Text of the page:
The Common Types of Acne & How to Get Rid of Them

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When is a pimple not a pimple? As if figuring out how to get rid of acne isn’t challenging, you also have to consider that your acne might be something else. It may be a little tricky at first but it really helps to know what you’re dealing with so you can treat it accordingly.

Back to basics: acne, whiteheads, and blackheads

Acne occurs when your pores are clogged with oil and dead skin cells. Ideally, these dead skin cells are supposed to rise to the surface of the pores, then flake off. When you produce too much oil, these dead skin cells can clump together. These globs of oil and skin form into a plug that blocks your pores. As bacteria grows inside the pore, they cause the inflammation and redness that’s typical in pimples.

You may also be familiar with two other types of breakouts: whiteheads and blackheads. Whiteheads are a type of acne that occurs when a pore is blocked or clogged with sebum (oil), dead skin cells and debris. These appear as round and white and can sometimes be unnoticeably small or large.

Blackheads are lesions that stay open at the surface of the skin. They form when a hair follicle or pore gets partially clogged, allowing some of the trapped oil to slowly come to the surface. They are full of excess oil and dead skin cells that turn “black” due to oxidation which is the occurrence of oxygen in the air reacting to melanin or the skin pigment.

Other common types of acne

The type of acne mentioned above are classified as comedonal acne, as they occur when oil, dirt, and other pollutants get trapped in the hair follicles causing them to be infected. Aside from comedonal acne, acne can further be classified into two subtypes:

  • Inflammatory acne, which can flare up when skin lesions become infected and fill with pus. This leaves the skin tender to the touch.
  • Cystic acne is like inflammatory acne but more severe. These are deeply embedded spots that are often painful to the touch. Cystic acne can take a while to disappear completely.

Here, we identify other types of breakouts you may be dealing with and some tips on how to treat them:


Acne papules appear as small red bumps that are less than 5 millimeters in diameter. Papules happen when excess oil and dead skin cells clog a pore, resulting in a comedone. When the comedone ruptures into the skin, your body responds to the infection with inflammation. This type of acne is more painful than whiteheads and blackheads, but not as severe as nodules or cysts.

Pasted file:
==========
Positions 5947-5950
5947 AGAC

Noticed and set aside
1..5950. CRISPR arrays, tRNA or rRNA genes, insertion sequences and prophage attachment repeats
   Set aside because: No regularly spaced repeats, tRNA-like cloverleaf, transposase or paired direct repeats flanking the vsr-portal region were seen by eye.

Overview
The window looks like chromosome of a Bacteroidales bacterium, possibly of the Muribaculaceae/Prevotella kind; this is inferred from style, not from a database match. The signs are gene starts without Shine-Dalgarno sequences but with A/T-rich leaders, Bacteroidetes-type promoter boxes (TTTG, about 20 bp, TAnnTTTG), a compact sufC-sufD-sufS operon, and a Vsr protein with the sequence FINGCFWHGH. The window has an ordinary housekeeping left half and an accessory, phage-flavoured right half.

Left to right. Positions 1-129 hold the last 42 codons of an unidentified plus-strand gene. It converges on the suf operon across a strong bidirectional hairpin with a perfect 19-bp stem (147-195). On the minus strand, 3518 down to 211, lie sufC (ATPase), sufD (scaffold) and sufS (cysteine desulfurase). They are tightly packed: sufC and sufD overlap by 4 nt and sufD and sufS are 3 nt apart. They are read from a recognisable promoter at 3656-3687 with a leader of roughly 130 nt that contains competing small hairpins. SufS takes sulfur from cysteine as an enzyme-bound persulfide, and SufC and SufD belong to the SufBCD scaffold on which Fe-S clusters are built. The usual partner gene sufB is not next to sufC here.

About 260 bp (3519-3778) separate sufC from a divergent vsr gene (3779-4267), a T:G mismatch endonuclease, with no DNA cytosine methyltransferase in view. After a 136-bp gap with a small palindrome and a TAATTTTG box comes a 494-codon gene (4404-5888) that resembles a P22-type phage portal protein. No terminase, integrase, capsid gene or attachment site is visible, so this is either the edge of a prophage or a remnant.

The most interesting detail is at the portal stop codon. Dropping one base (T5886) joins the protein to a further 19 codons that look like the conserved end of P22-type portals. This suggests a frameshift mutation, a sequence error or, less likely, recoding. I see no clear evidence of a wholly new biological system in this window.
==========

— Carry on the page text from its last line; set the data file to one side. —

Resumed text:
How to get rid of acne papules: These often respond well to spot treatments or drying lotions.


This type is what we often picture when we think of pimples. These are classic pimples, and they occur when a papule becomes infected. Most often, papules become pustules over the course of a few days. Aside from the face, pustules can form anywhere on your body, particularly on the chest and back.

How to treat pustules: Regulating sebum production is key to preventing pustules. While it sounds counter-productive, reducing sebum can be done by moisturizing with a light, hydrating moisturizer.


Nodules are similar to papules, but this type starts deeper in the skin. These look like small bumps under your skin. These nodules might be skin-colored or red, but they don’t have a visible “head” like a pustule. They feel hard and are painful to the touch.

How to treat nodules: Applying a cold compress for 10 minutes on the affected areas can help relieve some of the pain. An important tip: do not try to pop or squeeze nodules, as this can increase inflammation and scarring. Because this type of acne is deeper into the skin, they may not respond well to topical products. It is recommended to visit your dermatologist, who may prescribe oral acne medication.


Cysts are a form of severe acne that look like large, red boils. Compared to nodules, cysts are also painful, but a little different because they’re filled with pus, which means that they feel softer. Often caused by hormones, this type of acne is the most likely to leave a scar, especially when it is picked on.

How to treat cystic acne: Like nodules, this also requires the help of a dermatologist, who may suggest topical treatments like a retinoid, oral antibiotics, or a combination of treatments. While getting treatment, avoid picking at your pimples and use ample sun protection, as the sun’s UV rays can worsen cystic acne.

How to get rid of acne with Lactezin

Aside from a good acne-focused skincare routine and a healthy lifestyle, taking oral medication with anti-pimple minerals and ingredients may also help clear out acne. With continued use, lactoferrin, vitamin E and zinc in Lactezin help lessen pimples in as early as 2 weeks!


If symptoms persist, consult your doctor.

ASC Ref No. U079P031521LS, U271P061422LS

SOURCES:  – reviewed by Lawrence E. Gibson, M.D.

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